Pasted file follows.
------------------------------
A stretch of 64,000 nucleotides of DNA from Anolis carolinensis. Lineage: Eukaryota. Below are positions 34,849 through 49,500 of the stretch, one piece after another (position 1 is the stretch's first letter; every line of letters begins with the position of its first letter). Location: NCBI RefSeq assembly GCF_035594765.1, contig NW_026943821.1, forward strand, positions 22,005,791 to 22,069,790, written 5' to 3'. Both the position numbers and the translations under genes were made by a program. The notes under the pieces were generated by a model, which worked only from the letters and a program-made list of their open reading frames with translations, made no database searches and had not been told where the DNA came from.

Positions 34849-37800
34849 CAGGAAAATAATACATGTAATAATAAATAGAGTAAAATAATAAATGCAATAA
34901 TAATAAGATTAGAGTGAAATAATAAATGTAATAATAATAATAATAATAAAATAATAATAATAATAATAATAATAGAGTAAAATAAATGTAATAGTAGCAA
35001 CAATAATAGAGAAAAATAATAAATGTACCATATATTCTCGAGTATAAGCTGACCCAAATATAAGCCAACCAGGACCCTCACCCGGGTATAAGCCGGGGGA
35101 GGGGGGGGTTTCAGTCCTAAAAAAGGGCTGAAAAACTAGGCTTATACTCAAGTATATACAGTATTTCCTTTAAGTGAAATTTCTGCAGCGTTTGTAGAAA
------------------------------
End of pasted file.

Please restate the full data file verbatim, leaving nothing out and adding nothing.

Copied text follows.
A stretch of 64,000 nucleotides of DNA from Anolis carolinensis. Lineage: Eukaryota. Below are positions 34,849 through 49,500 of the stretch, one piece after another (position 1 is the stretch's first letter; every line of letters begins with the position of its first letter). Location: NCBI RefSeq assembly GCF_035594765.1, contig NW_026943821.1, forward strand, positions 22,005,791 to 22,069,790, written 5' to 3'. Both the position numbers and the translations under genes were made by a program. The notes under the pieces were generated by a model, which worked only from the letters and a program-made list of their open reading frames with translations, made no database searches and had not been told where the DNA came from.

Positions 34849-37800
34849 CAGGAAAATAATACATGTAATAATAAATAGAGTAAAATAATAAATGCAATAA
34901 TAATAAGATTAGAGTGAAATAATAAATGTAATAATAATAATAATAATAAAATAATAATAATAATAATAATAATAGAGTAAAATAAATGTAATAGTAGCAA
35001 CAATAATAGAGAAAAATAATAAATGTACCATATATTCTCGAGTATAAGCTGACCCAAATATAAGCCAACCAGGACCCTCACCCGGGTATAAGCCGGGGGA
35101 GGGGGGGGTTTCAGTCCTAAAAAAGGGCTGAAAAACTAGGCTTATACTCAAGTATATACAGTATTTCCTTTAAGTGAAATTTCTGCAGCGTTTGTAGAAA